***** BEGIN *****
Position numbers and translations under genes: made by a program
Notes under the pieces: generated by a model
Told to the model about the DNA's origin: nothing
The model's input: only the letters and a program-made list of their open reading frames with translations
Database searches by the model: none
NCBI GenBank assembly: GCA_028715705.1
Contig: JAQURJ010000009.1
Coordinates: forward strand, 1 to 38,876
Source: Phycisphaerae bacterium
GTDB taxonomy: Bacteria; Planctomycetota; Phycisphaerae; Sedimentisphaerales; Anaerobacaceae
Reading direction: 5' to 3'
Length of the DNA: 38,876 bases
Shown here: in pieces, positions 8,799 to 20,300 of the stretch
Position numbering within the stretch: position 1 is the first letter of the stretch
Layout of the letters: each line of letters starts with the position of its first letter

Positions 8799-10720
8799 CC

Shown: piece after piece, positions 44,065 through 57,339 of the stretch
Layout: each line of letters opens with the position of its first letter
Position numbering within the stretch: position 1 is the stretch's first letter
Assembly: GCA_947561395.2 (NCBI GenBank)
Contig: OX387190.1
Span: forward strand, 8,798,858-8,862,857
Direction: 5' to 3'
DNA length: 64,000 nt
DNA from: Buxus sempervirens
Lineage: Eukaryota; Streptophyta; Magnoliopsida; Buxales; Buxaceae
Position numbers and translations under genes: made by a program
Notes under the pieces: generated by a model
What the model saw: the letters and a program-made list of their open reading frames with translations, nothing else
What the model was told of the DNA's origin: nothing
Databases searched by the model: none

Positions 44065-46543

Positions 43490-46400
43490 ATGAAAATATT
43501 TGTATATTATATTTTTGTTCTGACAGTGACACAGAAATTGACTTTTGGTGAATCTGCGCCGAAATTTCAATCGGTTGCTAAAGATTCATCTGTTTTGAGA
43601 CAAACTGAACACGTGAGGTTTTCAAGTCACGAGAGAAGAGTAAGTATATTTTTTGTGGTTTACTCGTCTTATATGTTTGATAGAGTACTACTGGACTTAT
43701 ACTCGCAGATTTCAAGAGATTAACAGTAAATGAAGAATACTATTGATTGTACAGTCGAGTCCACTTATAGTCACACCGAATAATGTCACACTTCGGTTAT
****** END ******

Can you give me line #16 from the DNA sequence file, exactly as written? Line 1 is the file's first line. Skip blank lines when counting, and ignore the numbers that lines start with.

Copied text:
Positions 8799-10720